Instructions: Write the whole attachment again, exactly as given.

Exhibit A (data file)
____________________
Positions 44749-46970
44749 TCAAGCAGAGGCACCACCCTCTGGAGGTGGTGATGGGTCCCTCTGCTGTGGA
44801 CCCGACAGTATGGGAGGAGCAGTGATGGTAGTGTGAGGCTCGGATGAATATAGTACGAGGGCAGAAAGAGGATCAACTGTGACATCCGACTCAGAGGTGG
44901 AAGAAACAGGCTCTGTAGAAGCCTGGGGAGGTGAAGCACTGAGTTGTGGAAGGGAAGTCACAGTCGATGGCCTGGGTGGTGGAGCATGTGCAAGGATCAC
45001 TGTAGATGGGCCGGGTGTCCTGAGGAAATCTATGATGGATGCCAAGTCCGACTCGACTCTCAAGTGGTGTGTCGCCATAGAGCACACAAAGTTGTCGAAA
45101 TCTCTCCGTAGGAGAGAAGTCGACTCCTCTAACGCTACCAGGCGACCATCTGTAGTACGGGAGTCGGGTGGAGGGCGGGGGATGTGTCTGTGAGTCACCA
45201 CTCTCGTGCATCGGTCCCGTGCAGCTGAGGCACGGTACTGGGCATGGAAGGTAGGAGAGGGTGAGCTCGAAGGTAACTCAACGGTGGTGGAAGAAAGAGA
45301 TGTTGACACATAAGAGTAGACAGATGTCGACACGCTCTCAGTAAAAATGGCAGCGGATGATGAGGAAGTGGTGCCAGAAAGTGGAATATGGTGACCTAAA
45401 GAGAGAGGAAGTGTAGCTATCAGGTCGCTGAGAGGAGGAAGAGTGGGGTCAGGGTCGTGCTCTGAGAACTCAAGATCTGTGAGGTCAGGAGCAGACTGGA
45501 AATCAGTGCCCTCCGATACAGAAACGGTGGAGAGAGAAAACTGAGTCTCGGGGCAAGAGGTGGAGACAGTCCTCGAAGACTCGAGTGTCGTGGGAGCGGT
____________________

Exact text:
Positions 44749-46970
44749 TCAAGCAGAGGCACCACCCTCTGGAGGTGGTGATGGGTCCCTCTGCTGTGGA
44801 CCCGACAGTATGGGAGGAGCAGTGATGGTAGTGTGAGGCTCGGATGAATATAGTACGAGGGCAGAAAGAGGATCAACTGTGACATCCGACTCAGAGGTGG
44901 AAGAAACAGGCTCTGTAGAAGCCTGGGGAGGTGAAGCACTGAGTTGTGGAAGGGAAGTCACAGTCGATGGCCTGGGTGGTGGAGCATGTGCAAGGATCAC
45001 TGTAGATGGGCCGGGTGTCCTGAGGAAATCTATGATGGATGCCAAGTCCGACTCGACTCTCAAGTGGTGTGTCGCCATAGAGCACACAAAGTTGTCGAAA
45101 TCTCTCCGTAGGAGAGAAGTCGACTCCTCTAACGCTACCAGGCGACCATCTGTAGTACGGGAGTCGGGTGGAGGGCGGGGGATGTGTCTGTGAGTCACCA
45201 CTCTCGTGCATCGGTCCCGTGCAGCTGAGGCACGGTACTGGGCATGGAAGGTAGGAGAGGGTGAGCTCGAAGGTAACTCAACGGTGGTGGAAGAAAGAGA
45301 TGTTGACACATAAGAGTAGACAGATGTCGACACGCTCTCAGTAAAAATGGCAGCGGATGATGAGGAAGTGGTGCCAGAAAGTGGAATATGGTGACCTAAA
45401 GAGAGAGGAAGTGTAGCTATCAGGTCGCTGAGAGGAGGAAGAGTGGGGTCAGGGTCGTGCTCTGAGAACTCAAGATCTGTGAGGTCAGGAGCAGACTGGA
45501 AATCAGTGCCCTCCGATACAGAAACGGTGGAGAGAGAAAACTGAGTCTCGGGGCAAGAGGTGGAGACAGTCCTCGAAGACTCGAGTGTCGTGGGAGCGGT